Lechao Xiao

Lechao Xiao

Lechao is a research scientist in the Brain team at Google, where he is working on machine learning and deep learning. Prior to Google Brain, he was a Hans Rademacher Instructor of Mathematics at the University of Pennsylvania, where he was working on harmonic analysis. He earned his PhD in mathematics from the University of Illinois at Urbana-Champaign and his BA in pure and applied math from Zhejiang University, Hangzhou, China. Lechao research interests include theory of machine learning and deep learning, optimization, Gaussian process, generalization, etc. He is particularly interested in research problems that have a good combination of theory and practice. He developed (with his collaborators) a mean field theory for convolutional neural networks. He developed several novel initialization methods (orthogonal convolutional kernel and delta orthogonal kernel) which allow practitioners to train neural networks with more than 10,000 layers without the use of any common techniques.
Authored Publications
Google Publications
Other Publications
Sort By
  • Title
  • Title, descending
  • Year
  • Year, descending
    Fast Neural Kernel Embeddings for General Activations
    Insu Han
    Amir Zandieh
    Jaehoon Lee
    Roman Novak
    Amin Karbasi
    NeurIPS 2022(2022) (to appear)
    Preview abstract Infinite width limit has shed light on generalization and optimization aspects of deep learning by establishing connections between neural networks and kernel methods. Despite their importance, the utility of these kernel methods was limited in large-scale learning settings due to their (super-)quadratic runtime and memory complexities. Moreover, most prior works on neural kernels have focused on the ReLU activation, mainly due to its popularity but also due to the difficulty of computing such kernels for general activations. In this work, we overcome such difficulties by providing methods to work with general activations. First, we compile and expand the list of activation functions admitting exact dual activation expressions to compute neural kernels. When the exact computation is unknown, we present methods to effectively approximate them. We propose a fast sketching method that approximates any multi-layered Neural Network Gaussian Process (NNGP) kernel and Neural Tangent Kernel (NTK) matrices for a wide range of activation functions, going beyond the commonly analyzed ReLU activation. This is done by showing how to approximate the neural kernels using the truncated Hermite expansion of any desired activation functions. While most prior works require data points on the unit sphere, our methods do not suffer from such limitations and are applicable to any dataset of points in ℝ^d. Furthermore, we provide a subspace embedding for NNGP and NTK matrices with near input-sparsity runtime and near-optimal target dimension which applies to any homogeneous dual activation functions with rapidly convergent Taylor expansion. Empirically, with respect to exact convolutional NTK (CNTK) computation, our method achieves 106× speedup for approximate CNTK of a 5-layer Myrtle network on CIFAR-10 dataset. View details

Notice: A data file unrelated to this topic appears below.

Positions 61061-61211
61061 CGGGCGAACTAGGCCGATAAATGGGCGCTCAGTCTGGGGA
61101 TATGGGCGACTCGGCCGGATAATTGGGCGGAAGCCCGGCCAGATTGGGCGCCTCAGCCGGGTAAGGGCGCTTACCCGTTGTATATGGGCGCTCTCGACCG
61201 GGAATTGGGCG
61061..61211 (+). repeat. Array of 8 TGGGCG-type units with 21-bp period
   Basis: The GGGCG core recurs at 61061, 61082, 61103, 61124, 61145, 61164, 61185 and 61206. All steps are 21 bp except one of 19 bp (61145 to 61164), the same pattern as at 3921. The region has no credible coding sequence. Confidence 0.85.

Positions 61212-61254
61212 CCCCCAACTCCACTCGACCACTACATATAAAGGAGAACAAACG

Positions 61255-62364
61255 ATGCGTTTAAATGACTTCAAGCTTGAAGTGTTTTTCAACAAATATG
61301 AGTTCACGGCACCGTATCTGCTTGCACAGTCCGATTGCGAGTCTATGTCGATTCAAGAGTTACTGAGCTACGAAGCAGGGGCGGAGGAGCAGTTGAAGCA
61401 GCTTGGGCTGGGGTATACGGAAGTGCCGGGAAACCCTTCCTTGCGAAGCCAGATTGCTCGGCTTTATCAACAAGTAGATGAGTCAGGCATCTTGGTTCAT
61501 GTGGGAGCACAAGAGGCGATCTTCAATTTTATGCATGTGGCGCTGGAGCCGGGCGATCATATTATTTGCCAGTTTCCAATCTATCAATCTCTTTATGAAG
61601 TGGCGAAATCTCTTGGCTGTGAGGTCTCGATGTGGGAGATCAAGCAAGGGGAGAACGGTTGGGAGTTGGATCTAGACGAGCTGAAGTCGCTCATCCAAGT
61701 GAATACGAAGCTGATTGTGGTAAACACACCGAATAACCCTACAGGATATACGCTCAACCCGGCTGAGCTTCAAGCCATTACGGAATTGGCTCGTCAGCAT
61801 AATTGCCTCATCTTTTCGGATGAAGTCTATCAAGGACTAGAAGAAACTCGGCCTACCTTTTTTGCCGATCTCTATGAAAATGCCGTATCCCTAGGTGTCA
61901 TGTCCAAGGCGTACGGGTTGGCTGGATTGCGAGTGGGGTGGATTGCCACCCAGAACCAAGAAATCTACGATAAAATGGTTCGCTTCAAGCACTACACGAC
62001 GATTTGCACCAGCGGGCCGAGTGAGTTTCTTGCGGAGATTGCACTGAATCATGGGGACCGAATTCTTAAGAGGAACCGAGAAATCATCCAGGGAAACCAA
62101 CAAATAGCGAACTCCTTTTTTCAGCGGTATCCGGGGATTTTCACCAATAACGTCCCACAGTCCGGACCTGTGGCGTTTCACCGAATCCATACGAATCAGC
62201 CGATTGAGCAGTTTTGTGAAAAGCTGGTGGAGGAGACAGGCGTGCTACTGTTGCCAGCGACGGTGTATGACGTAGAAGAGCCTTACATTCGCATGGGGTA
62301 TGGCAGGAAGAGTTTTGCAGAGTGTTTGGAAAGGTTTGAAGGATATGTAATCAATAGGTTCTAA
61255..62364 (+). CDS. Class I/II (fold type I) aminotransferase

Dataset Distillation with Infinitely Wide Convolutional Networks
    Jaehoon Lee
    Roman Novak
    Timothy Chieu Nguyen
    Neurips 2021(2021) (to appear)
    Preview abstract The effectiveness of machine learning algorithms arises from being able to extract useful features from large amounts of data. As model and dataset sizes increase, dataset distillation methods that compress large datasets into significantly smaller yet highly performant ones will become valuable in terms of training efficiency and useful feature extraction. To that end, we apply a novel distributed kernel based meta-learning framework to achieve state-of-the-art results for dataset distillation using infinitely wide convolutional neural networks. For instance, using only 10 datapoints (0.02% of original dataset), we obtain over 64% test accuracy on CIFAR-10 image classfication task, a dramatic improvement over the previous best test accuracy of 40%. Our state-of-the-art results extend across many other settings for MNIST, Fashion-MNIST, CIFAR-10, CIFAR-100, and SVHN. Furthermore, we perform some preliminary analyses of our distilled datasets to shed light on how they differ from naturally occurring data. View details
    Exploring the Uncertainty Properties of Neural Networks’ Implicit Priors in the Infinite-Width Limit
    Jaehoon Lee
    Jasper Roland Snoek
    Jeffrey Pennington
    International Conference on Learning Representations, 2021, International Conference on Learning Representations, 2021, 27 pages